- Conservative election poster 2010
A few recent news articles about the UK’s Conservative and Liberal-Democrat(Conservative) coalition government – the ConDem’s – brutal attack on the National Health Service.
The Health and Social Care Bill creates a legal basis for withholding or charging for health services, according to medico-legal experts.
In an article in the British Medical Journal, it is argued that the Bill will drive a transition to a US-style model where private health insurance is the norm for medical reimbursement.
The authors argue that by removing the legal obligation to provide free healthcare and creating a legal right to charge for it, the Bill amounts to “the legal destruction of the founding principles of the NHS”.
Allyson M. Pollock, David Price and Peter Roderick list the following legal consequences of the new legislation:
• The duty of the Health Secretary to secure free healthcare for the population of England and the duty of PCTs to secure health services for everyone living in a defined geographical area are both abolished.
• The new CCGs will determine the scope of services independently of the Health Secretary, and may delegate these decisions to commercial companies.
• Some health services will be arranged by local authorities, who will have new charging powers.
• The Health Secretary will have an extraordinary power to exclude people from the NHS.
Taken in combination, the authors argue, this is a sufficient legal framework for a transition from a free NHS to one that charges many people for many of the services they receive.
The recent amendment stating that the Health Secretary “retains ministerial responsibility to Parliament for the provision of the health service in England” does not restore any duty to ensure the provision of comprehensive services, the authors say.
They also note that unlike PCTs, CCGs will not have a duty to provide health services for everyone within a defined geographical area. They will also have fewer obligations in terms of what government-funded services they provide, being required only to provide ambulance services and ‘emergency care’.
CCGs will now have the power to determine whether provision of the following to individuals is “appropriate”: disease prevention, care of pregnant women and new mothers, care of young children, care of people who are ill, aftercare of those who have received treatment.
These decisions need not be made by NHS clinicians and can be delegated to the private sector. In addition, private providers of healthcare will draw up their own criteria for patient selection, and will not need to notify local authorities of any risk to patients through termination of a service.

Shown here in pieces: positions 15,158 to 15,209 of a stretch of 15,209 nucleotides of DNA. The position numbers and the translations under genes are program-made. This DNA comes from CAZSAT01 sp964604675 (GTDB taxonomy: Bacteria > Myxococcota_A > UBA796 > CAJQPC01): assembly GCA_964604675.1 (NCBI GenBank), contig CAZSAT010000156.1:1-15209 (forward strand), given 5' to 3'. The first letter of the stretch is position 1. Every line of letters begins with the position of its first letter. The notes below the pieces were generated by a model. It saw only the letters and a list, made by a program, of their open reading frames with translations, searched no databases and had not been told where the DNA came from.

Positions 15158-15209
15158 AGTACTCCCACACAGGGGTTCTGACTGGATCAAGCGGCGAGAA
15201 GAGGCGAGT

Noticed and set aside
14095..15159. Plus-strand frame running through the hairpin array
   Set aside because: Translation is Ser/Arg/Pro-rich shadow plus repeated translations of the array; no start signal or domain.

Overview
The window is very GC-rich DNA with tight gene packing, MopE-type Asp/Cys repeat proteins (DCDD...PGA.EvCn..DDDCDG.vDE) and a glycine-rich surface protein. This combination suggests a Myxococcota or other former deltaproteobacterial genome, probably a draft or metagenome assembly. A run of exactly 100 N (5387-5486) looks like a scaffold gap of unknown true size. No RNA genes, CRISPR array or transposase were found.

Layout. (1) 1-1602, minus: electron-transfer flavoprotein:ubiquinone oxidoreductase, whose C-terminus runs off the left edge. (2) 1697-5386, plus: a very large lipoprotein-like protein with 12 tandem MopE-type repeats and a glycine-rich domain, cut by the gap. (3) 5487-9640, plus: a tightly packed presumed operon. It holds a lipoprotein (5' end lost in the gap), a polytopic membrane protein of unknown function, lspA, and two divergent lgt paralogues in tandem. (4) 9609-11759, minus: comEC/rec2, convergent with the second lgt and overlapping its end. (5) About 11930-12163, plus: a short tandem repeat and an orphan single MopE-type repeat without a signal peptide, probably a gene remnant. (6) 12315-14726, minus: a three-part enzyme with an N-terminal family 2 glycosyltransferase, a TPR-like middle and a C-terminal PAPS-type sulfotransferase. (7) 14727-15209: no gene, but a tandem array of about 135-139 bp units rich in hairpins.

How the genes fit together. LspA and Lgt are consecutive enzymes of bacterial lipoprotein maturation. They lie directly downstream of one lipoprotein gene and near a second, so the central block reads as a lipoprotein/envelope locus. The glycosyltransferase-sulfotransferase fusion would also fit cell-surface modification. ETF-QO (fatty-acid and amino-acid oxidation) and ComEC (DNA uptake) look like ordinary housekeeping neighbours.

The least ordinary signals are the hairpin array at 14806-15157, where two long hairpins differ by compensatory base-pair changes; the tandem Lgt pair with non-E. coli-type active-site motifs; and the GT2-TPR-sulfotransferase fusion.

An open-ended relationship is created between CCGs and local authorities, which can pass service responsibilities back and forth between them, thus deregulating the provision of integrated care. Charging powers are created for the protection and improvement of public health, including vaccination and screening services as well as preventative healthcare and health information.
Many areas of healthcare will cease to be mandated and therefore may no longer be provided free of charge.
The authors conclude: “Legal analysis shows that the Bill would allow reductions in government funded health services as a consequence of decisions made independently of the Secretary of State by a range of bodies.
“The Bill signals the basis for a shift from a mainly tax financed health service to one in which patients may have to pay for services currently free at point of delivery.”
In the week that David Cameron said he “does not care” how unpopular his NHS reforms have become, the Royal College of GPs has reiterated its staunch opposition to the Health and Social Care Bill.
Dr Clare Gerada, Chair of the RCGP, today clarified the view of the college after critics claimed she had “weakened” her position against the Health Bill. These accusations followed a letter to the prime minister from Dr Gerada, asking him to work with GPs to find “a stable way forward” in light of the NHS reforms.
You can read the letter to the PM here.
The 34,000 GPs currently working in the UK will face huge challenges if the proposed reforms become reality. It will be their responsibility to enact the changes mapped out in the Health Bill, which places £60 billion of public money in the hands of doctors with little experience of financial management. It also forces GPs to directly ration treatment, a move that undermines a key principle of healthcare: that doctors have their patients’ best interests at heart.